“Facebook is done with journalism,” journalist and media critic Frédéric Filloux writes in his Monday Note. “It will happen, slowly, gradually, but the trend is here.” Since Facebook announced last week that it will tweak its News Feed to favor updates from friends and family over publishers’ content, news organizations have struggled to grasp what the move means for journalism, and the early results are surprisingly optimistic.
Nearly half of all Americans get at least some news from Facebook, and publishers have grown addicted to the promise of clicks offered by a platform boasting two billion users around the globe. “For most everyone…using the world’s largest social network to draw attention to their content,” BuzzFeed’s Charlie Warzel writes, “the change is potentially seismic.”
Mark Zuckerberg told The New York Times that he hopes the move will nudge users towards “meaningful interaction” over consumption of “passive content” like videos and articles from media outlets. The changes come as Facebook has faced growing backlash and increased governmental scrutiny over the past year for helping feed a hyper-partisan environment.
“Facebook became a news powerhouse with reluctance, and journalism executives allied themselves with it mostly out of necessity,” write The New York Times’s Sapna Maheshwari and Sydney Ember. The planned changes to its News Feed are seen by many as a retreat from the company’s effort to create a virtual public square. In returning to the scrapbook format of baby pictures and engagement announcements that fuel likes and allegedly create a more positive emotional experience, Facebook is choosing to abdicate the responsibility it gained in becoming the world’s most influential publisher.
For the outlets that rely on Facebook traffic to boost their bottom lines, the changes will no doubt be painful, and possibly terminal. But Filloux argues that the new reality provides an opportunity to reinvest time and resources in the things that actually make for good journalism. “Once the acute pain is gone, the industry will realize that this is not such bad news after all,” he writes. “It is time to regroup and refocus on the basics.”
Below, more on reaction across the industry to Facebook’s big change.
- ‘The beginning of the end’: Digiday’s Lucia Moses says that the changes to News Feed could signal a new era for publishers, as they break the control exerted by their Silicon Valley overlord.
- A favor for media: While giving Zuckerberg perhaps more credit than he deserves, The Atlantic’s Franklin Foer writes that Facebook’s announcement will force “media to face the fact that digital advertising and ever-growing web traffic will never sustain the industry, especially if that traffic comes from monopolies like Facebook hoping to claim the entirety of digital advertising dollars for themselves.”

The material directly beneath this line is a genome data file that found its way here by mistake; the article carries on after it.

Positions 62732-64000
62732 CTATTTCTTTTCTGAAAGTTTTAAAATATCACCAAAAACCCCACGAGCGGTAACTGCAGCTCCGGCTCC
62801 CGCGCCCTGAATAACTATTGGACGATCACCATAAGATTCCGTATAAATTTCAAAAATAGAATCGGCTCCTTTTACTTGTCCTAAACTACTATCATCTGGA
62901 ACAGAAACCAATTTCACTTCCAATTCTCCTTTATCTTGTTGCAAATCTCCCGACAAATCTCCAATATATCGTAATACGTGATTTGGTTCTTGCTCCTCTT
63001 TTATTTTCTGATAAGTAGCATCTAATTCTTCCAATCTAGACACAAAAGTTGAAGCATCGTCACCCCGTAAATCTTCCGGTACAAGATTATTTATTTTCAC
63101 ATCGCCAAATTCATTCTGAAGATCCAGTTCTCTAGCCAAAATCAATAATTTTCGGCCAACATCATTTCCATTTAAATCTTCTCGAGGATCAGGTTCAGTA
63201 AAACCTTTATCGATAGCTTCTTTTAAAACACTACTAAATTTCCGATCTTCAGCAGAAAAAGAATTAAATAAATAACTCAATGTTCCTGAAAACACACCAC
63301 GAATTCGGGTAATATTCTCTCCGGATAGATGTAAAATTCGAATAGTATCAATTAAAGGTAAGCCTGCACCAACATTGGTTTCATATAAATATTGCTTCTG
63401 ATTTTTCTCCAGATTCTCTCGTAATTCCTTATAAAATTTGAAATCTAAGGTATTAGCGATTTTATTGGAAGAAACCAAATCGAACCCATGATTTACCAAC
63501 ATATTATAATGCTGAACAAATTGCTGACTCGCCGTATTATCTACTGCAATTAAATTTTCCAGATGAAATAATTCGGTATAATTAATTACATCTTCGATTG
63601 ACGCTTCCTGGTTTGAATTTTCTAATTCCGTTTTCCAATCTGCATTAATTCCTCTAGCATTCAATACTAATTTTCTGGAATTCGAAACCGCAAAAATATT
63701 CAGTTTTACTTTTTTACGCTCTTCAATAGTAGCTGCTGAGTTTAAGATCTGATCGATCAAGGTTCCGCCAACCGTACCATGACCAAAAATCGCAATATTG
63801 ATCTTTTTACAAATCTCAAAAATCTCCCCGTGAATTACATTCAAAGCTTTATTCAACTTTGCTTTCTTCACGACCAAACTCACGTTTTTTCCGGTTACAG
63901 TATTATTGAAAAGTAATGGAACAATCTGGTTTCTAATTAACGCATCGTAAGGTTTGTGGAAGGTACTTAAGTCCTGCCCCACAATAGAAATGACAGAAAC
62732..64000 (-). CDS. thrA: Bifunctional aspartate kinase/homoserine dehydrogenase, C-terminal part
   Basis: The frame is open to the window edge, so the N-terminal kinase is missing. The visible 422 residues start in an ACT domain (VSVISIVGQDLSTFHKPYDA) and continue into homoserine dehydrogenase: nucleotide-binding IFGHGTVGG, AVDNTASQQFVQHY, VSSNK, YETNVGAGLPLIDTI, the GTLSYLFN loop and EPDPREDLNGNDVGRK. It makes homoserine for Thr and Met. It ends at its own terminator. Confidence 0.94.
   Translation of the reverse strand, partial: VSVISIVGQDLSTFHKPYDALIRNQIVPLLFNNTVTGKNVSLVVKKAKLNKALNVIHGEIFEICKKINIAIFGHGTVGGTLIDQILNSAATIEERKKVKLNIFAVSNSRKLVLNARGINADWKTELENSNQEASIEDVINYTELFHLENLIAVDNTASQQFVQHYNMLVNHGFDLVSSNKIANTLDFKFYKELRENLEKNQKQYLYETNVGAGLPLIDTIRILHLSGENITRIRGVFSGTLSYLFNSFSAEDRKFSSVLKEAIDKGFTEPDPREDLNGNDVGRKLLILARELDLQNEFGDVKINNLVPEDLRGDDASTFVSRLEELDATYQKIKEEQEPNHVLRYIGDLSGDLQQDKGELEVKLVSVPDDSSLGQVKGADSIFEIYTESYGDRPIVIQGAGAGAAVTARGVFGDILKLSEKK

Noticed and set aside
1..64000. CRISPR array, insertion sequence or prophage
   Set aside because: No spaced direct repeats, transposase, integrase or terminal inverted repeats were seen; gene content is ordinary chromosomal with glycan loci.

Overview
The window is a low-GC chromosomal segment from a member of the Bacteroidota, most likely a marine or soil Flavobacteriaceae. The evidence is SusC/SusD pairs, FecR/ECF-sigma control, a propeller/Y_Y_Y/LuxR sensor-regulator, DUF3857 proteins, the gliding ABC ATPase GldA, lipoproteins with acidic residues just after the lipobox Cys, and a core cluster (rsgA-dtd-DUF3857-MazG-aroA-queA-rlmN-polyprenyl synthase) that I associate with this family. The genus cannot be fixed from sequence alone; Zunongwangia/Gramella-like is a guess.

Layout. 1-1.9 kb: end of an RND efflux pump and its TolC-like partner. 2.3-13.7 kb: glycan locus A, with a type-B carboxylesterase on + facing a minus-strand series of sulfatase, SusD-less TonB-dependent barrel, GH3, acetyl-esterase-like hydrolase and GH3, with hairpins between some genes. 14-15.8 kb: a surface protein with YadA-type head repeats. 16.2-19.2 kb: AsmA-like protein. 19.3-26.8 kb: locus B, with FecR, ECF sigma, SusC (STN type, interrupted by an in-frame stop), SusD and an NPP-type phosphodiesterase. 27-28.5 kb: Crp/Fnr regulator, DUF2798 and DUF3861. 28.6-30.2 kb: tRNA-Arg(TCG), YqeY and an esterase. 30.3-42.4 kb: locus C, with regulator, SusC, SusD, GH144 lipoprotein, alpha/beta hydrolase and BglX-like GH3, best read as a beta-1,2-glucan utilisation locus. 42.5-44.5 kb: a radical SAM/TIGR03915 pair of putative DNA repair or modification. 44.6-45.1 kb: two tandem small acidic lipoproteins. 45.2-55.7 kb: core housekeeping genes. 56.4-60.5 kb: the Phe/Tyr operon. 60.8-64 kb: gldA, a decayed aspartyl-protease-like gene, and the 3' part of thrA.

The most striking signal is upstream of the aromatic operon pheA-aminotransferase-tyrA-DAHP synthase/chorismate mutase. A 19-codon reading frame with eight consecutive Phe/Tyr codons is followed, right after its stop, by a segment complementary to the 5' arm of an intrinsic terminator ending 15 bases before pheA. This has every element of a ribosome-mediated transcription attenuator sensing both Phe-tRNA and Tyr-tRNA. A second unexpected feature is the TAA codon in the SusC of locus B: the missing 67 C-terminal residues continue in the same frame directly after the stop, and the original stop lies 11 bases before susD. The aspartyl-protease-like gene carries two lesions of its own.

- Positive spin: The Outline’s Joshua Topolsky says good riddance to the old model, in which “no one won but Facebook.” He argues that “there’s the opportunity for outlets willing to rely less on social networks to set their fate, publishers who have diversified their traffic sources, who have pushed back on Facebook’s News Feed carrots, who have built (or are building) brands that resonate with audiences beyond what can be bought or given.”
- Breaking an addiction: CJR’s Mathew Ingram argues that “moving from an advertising-focused model to one that relies on reader subscriptions may be the prudent move, but getting from point A to point B could be difficult, and some companies may not be able to make the transition.”
- Pivot to apps: “Facebook is breaking up with news,” reads a BuzzFeed advertisement encouraging readers to download the company’s app.
Other notable stories
- “Where is the truth?” asks North Carolina truck driver Chris Gromek in the Associated Press’s excellent look at trust in the news media under Trump.
- Cool project from The New York Times’s Jacey Fortin and Maggie Astor: What would push alerts from 1968 look like?
- Lizzie Crocker resigned from The Daily Beast after being caught plagiarizing an article from The Weekly Standard. The Daily Caller’s Peter Hasson reports that it wasn’t the first time Crocker had lifted material.
- The Intercept’s Nick Turse reports that he was “blacklisted” by the head of US Africa Command’s Public Affairs Branch. As Turse notes, AFRICOM has been under intense media scrutiny after the death of four US Special Forces soldiers in Niger last October.
- The Washington Post’s Margaret Sullivan weighed in on President Trump’s “shithole countries” comment, writing that journalists should frankly report on the racist thinking behind it. “What mattered much more was what Trump’s words really meant, and what the responsibilities of journalists were in conveying that meaning in some sensible way,” Sullivan wrote.
- Disturbing news from the Philippines, where the government has ordered the closing of Rappler, a site that has provided critical coverage of President Rodrigo Duterte. The New York Times’s Filipe Villamor has the story.